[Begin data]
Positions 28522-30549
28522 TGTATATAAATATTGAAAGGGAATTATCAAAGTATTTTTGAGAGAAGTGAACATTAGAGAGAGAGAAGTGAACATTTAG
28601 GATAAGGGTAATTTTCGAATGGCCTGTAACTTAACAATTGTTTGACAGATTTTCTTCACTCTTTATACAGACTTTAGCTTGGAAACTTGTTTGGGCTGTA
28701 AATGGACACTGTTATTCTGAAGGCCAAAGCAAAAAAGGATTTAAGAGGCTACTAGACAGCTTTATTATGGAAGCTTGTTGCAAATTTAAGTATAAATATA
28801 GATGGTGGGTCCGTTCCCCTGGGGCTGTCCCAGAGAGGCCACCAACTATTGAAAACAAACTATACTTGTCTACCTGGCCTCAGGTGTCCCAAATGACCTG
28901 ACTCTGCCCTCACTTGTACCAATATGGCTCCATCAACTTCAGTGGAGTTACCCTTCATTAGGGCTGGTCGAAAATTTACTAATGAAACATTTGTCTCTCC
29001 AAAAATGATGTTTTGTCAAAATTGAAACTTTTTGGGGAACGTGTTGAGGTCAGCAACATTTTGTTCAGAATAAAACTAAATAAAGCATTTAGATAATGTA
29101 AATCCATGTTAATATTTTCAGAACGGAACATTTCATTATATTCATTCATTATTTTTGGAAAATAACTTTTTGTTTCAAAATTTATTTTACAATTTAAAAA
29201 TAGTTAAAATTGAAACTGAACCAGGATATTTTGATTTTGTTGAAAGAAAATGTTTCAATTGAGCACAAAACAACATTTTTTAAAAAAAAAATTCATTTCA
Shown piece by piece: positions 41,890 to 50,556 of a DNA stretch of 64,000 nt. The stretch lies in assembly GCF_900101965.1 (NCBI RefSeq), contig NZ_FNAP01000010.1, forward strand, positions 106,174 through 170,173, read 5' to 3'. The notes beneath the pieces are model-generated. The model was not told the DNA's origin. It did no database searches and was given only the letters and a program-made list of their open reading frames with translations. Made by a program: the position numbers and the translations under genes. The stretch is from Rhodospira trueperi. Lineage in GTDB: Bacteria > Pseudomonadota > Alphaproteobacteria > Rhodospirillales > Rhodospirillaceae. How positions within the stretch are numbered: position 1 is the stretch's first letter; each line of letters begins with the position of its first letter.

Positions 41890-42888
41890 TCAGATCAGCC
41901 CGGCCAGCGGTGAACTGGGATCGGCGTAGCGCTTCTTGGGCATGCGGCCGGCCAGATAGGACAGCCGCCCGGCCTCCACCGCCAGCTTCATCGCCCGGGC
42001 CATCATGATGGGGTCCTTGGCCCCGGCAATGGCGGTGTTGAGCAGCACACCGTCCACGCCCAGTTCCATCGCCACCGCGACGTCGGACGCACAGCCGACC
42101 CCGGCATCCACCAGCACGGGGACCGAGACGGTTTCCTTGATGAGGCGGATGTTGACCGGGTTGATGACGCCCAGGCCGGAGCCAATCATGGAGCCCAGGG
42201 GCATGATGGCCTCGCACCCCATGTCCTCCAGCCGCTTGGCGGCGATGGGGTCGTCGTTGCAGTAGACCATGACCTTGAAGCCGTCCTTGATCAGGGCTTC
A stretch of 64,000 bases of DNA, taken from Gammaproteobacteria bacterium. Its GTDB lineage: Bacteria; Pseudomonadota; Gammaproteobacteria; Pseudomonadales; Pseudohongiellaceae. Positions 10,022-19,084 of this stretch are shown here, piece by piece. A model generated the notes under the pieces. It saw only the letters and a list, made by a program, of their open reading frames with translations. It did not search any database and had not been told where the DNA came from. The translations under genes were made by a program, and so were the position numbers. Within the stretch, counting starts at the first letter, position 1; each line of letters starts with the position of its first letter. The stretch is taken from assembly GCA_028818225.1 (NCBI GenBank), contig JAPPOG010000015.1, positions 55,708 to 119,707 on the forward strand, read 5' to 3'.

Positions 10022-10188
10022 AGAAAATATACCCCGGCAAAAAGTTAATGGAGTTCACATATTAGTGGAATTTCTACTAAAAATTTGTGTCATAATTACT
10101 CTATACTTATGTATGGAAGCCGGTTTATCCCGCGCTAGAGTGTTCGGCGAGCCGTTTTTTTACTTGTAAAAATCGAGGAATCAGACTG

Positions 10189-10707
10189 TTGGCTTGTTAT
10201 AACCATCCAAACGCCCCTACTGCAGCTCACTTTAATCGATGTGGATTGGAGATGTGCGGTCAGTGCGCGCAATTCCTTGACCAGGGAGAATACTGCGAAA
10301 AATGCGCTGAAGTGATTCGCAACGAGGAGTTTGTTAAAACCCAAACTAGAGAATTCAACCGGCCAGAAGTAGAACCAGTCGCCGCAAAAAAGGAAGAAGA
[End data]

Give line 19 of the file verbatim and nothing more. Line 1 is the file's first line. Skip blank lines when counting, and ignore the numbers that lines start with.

10022 AGAAAATATACCCCGGCAAAAAGTTAATGGAGTTCACATATTAGTGGAATTTCTACTAAAAATTTGTGTCATAATTACT